Nano 33 BLE Sense serial workaround

I'm testing out a Nano 33 BLE Sense for possible use in a computer organization and assembly language class that I teach (transitioning from an NXP LPC1768 on MBED), and after looking through the many posts about issues with the Serial monitor, I thought I would post what I have come up with. I'm running Arduino 1.8.15 on MacOS 11.4 (Big Sur) and testing on both Intel and M1 machines. As has been noted, the native USB in the Nano Sense causes some inconsistent behavior for communicating with the serial monitor, and various posts have already mentioned how upload can cause the port to change on Windows, with a variety of workarounds. This is for MacOS, and may also be relevant to Linux.

If I run the following sketch, and open the serial monitor while compiling:

void setup() {
Serial.begin(9600);
Serial.println("This is a test.");
}

void loop() { }

It frequently, but not always, will print the message. But pressing the reset button on the board usually doesn't cause the message to be redisplayed (it has done it a few times, but never after a second reset). However, with the following adjustment:

void setup() {
delay(1000);
Serial.begin(9600);
delay(1000);
Serial.println("This is a test.");
}

void loop() { }

It consistently shows the message after uploading, and on each press of the reset button (if it is held for a second or so). I was particularly interested in being able to get consistent behavior from setup() because several of my assembly assignments involve C++ calling an assembly routine (with parameter passing), displaying some memory before and after the call, to show that it has worked correctly, and I don't want that to run in the loop() section.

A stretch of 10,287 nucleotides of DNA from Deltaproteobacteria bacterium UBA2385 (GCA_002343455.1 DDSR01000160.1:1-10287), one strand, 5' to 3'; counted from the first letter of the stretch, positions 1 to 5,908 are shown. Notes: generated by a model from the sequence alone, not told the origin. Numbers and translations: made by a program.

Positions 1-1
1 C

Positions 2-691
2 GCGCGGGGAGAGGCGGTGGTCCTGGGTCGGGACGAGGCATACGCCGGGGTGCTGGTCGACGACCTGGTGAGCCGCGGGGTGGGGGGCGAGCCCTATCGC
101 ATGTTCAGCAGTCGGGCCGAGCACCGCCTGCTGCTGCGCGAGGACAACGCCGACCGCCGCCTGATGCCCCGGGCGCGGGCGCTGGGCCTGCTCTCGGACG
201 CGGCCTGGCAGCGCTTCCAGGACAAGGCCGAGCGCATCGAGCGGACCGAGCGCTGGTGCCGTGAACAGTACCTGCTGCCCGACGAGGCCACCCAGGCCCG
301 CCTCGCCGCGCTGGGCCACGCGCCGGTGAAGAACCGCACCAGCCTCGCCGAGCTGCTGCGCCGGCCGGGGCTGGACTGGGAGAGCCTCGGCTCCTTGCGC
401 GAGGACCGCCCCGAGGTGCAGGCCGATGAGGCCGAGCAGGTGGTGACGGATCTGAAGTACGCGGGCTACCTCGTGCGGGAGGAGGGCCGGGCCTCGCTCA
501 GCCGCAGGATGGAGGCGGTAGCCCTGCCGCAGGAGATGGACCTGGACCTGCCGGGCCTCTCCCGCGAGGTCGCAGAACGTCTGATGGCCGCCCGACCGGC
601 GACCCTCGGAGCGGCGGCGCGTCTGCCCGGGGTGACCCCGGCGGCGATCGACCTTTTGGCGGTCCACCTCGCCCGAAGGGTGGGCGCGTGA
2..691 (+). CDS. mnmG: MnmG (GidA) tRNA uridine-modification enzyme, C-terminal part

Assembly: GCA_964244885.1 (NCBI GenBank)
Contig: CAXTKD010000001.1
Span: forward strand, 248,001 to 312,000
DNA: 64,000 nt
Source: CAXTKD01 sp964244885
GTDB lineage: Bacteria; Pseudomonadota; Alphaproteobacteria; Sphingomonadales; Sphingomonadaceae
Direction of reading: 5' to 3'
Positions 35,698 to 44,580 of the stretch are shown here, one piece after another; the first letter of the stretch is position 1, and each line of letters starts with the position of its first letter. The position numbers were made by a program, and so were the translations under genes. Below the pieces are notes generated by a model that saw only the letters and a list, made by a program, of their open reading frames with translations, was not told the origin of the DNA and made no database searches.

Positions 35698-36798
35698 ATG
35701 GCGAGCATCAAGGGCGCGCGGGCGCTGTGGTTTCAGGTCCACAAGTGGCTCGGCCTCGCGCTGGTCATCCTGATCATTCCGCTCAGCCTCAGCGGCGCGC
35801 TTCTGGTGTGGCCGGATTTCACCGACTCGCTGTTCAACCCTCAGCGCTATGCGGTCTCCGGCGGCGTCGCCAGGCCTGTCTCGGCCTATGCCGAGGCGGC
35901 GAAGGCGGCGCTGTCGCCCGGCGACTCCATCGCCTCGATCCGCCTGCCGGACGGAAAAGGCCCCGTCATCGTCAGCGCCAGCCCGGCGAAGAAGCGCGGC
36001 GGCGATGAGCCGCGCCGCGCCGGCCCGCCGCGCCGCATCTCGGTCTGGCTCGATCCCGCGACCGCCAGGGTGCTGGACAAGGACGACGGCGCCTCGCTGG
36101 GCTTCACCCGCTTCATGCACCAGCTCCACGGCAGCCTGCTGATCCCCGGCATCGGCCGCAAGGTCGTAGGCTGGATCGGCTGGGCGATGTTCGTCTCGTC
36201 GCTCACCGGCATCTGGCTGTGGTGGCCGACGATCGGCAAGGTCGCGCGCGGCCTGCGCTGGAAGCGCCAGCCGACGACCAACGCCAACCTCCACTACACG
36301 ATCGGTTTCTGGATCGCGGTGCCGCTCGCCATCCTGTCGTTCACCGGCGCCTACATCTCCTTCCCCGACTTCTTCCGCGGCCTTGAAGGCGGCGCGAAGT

But I also ran some experiments with loop(). The following sketch runs reliably on the Intel machine, displaying both output lines repeatedly after upload and pressing reset:

void setup() {
Serial.begin(9600);
}

void loop() {
Serial.println("This is a first test.");
Serial.println("This is a second test.");
delay(1000);
}

But on the M1 machine, I had a situation where it would skip the first line on the first iteration. Inserting a delay after the call to begin fixed that, but also unplugging the USB cable and reconnecting seemed to solve it.

I also tried the approach of following the code in the loop() section with a while(1); to get the singe-execution effect. But that caused no output on upload or after resets, which I'm guessing is because the code that repeatedly calls loop is doing some additional management or buffer flushing that gets prevented when loop doesn't return.

At this point, I'm satisfied that I have a fix I can share with students. I also have a sketch successfully calling a routine in a .S file (after sorting out differences between the Arm and gcc assembler directives, to be able to access the full M4 instruction set). Next on my list is working out the locations and values for the GPIO ports, so I can show the students how to write a low level driver for the RGB LED. I have the Nordic documentation and the schematics for the BLE Sense, so hopefully it won't be too much work to get that going.

Is there a problem with this approach?

void setup() {
Serial.begin(9600);
while (!Serial); //wait for serial monitor to connect
Serial.println("This is a test.");
}

void loop() { }

In my testing, it was less reliable. About 30% of the time, it did not respond to the reset button press. And as had been noted in some of the related posts, if there is an issue with the serial port, it doesn't get past it to the loop section.

ARM processors have been designed from the beginning to be used with compilers and not assembler. Cortex-M processors can be programmed without any assembly code. Directly after reset the processor has a stack pointer and the interrupt controller saves the core registers according the software calling standard onto the stack.
While it may be useful for developers to know the assembly language for low-level debugging, I would recommend to your students to avoid assembly programming as much as possible. Assembly is not portable even from ARMCC to GCC and most compilers will on average generate smaller and faster code then programmers.